Cassel JC, Cosquer B, Galani R, Kuster N (2004)
In 1994 Lai et al. published a paper that had a significant impact on the debate about whether radiofrequency radiation (RFR) in the cell phone range had the potential for adverse health effects. They reported that, after 45 minutes exposure to 2450 MHz microwaves, rats showed retarded learning while performing in a radial-arm maze to obtain food rewards. They claimed that this showed a deficit in spatial "working memory" function. Cobb et al. (2004) carried out a replication study and failed to confirm the findings of Lai et al. Now Cassel and colleagues have also performed a study to attempt to replicate the original study.
The strain, sex, and weight of the rats, the radial-maze, the microwave characteristics, and the exposure duration were the same as the two earlier studies. Like Cobb et al., Cassel used food pellets instead of the lab chow that had been used by Lai. Chow is crumbly and could lead to errors if residue was left in an arm of the maze.
Three groups of rats were used, with 12 in each group. Naive rats had no RFR exposure and no contact with the exposure system. Sham-exposed rats were placed in the exposure system but were not exposed to microwaves. The exposed group had 45 minute exposure to 2450 MHz microwaves (2µ pulse width, 500 pps, and whole-body SAR 0.6 W/kg). Prior to exposure the rats had been habituated to lab conditions for 10 days. They were placed on restricted food intake for another 10 days, the last 5 days of which were training days in the maze. The maze had 12 arms. During each of the 10 days of the actual experiments the exposed rats were exposed to the microwaves for 45 minutes before being tested. The rats were expected to enter each of the 12 arms to retrieve a food pellet placed near to the end of the arm. The errors recorded were of 3 types: The number of complete re-entries into arms that had already been completely visited; the number of arms visited before the first error was committed; and the number of errors calculated according to a method devised by Lai (i.e. the number of re-entries into already visited arms out of the first 12 visits).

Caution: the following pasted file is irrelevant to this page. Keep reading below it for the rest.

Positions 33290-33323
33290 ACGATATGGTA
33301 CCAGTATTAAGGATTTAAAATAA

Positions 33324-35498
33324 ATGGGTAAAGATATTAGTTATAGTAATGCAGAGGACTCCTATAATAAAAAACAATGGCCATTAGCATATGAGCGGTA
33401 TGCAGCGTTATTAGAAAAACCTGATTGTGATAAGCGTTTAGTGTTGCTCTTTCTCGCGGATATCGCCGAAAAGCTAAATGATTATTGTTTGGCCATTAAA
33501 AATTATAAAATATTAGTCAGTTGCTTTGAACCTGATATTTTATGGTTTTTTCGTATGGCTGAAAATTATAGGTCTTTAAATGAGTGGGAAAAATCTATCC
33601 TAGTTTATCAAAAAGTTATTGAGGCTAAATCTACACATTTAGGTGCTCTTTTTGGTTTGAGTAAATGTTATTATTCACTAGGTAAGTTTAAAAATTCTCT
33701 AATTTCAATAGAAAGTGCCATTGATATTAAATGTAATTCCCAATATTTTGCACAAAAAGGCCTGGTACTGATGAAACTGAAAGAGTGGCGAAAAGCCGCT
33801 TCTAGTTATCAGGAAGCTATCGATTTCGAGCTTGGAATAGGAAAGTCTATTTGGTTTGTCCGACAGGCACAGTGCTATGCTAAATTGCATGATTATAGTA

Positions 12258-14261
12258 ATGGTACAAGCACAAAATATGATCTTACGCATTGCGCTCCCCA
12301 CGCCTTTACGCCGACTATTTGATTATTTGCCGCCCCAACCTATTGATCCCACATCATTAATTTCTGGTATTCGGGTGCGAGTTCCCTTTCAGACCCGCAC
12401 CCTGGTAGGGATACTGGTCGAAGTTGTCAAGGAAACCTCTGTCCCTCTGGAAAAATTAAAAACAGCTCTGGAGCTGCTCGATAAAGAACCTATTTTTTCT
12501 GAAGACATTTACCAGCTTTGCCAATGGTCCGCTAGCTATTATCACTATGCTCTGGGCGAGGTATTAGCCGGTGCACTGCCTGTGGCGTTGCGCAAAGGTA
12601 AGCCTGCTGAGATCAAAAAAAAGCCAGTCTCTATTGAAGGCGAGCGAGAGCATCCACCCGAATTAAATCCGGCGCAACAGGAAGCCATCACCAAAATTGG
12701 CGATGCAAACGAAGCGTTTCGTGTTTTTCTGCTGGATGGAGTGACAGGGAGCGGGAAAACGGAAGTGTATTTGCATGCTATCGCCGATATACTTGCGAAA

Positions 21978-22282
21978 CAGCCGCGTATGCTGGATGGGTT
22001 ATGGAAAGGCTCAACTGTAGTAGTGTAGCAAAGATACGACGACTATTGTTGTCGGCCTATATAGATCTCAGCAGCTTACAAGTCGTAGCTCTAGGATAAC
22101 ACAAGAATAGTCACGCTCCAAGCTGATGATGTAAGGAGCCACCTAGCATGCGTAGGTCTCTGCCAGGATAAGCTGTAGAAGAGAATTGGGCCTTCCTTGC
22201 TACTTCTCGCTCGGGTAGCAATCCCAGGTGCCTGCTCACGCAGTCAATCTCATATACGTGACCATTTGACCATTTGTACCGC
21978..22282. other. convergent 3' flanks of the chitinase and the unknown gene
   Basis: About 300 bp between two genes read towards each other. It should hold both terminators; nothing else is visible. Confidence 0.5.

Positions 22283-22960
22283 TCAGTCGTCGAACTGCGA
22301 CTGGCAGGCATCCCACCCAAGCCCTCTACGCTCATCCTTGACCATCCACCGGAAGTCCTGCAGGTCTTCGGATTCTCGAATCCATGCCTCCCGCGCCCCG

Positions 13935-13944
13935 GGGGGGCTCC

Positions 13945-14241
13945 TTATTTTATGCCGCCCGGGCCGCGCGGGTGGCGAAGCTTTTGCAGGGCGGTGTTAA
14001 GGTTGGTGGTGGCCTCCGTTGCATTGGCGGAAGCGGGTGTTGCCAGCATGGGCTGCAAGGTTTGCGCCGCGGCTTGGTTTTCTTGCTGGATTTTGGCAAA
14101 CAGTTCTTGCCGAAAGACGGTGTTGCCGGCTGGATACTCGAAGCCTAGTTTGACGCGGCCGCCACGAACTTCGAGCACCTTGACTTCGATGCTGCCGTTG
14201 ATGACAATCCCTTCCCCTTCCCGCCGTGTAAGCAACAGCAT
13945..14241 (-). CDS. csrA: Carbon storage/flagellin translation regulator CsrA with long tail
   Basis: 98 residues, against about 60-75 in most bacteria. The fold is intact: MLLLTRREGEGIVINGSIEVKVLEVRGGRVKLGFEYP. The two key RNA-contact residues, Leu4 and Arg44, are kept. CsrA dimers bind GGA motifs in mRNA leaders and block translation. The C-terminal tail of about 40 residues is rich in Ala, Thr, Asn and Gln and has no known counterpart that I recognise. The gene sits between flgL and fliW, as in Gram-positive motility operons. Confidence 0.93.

There were no significant differences in the performance of exposed rats compared to the sham or naive animals. Cassel et al. postulate that the results of Lai and colleagues might have more to do with factors liable to performance bias than with spatial working memory per se.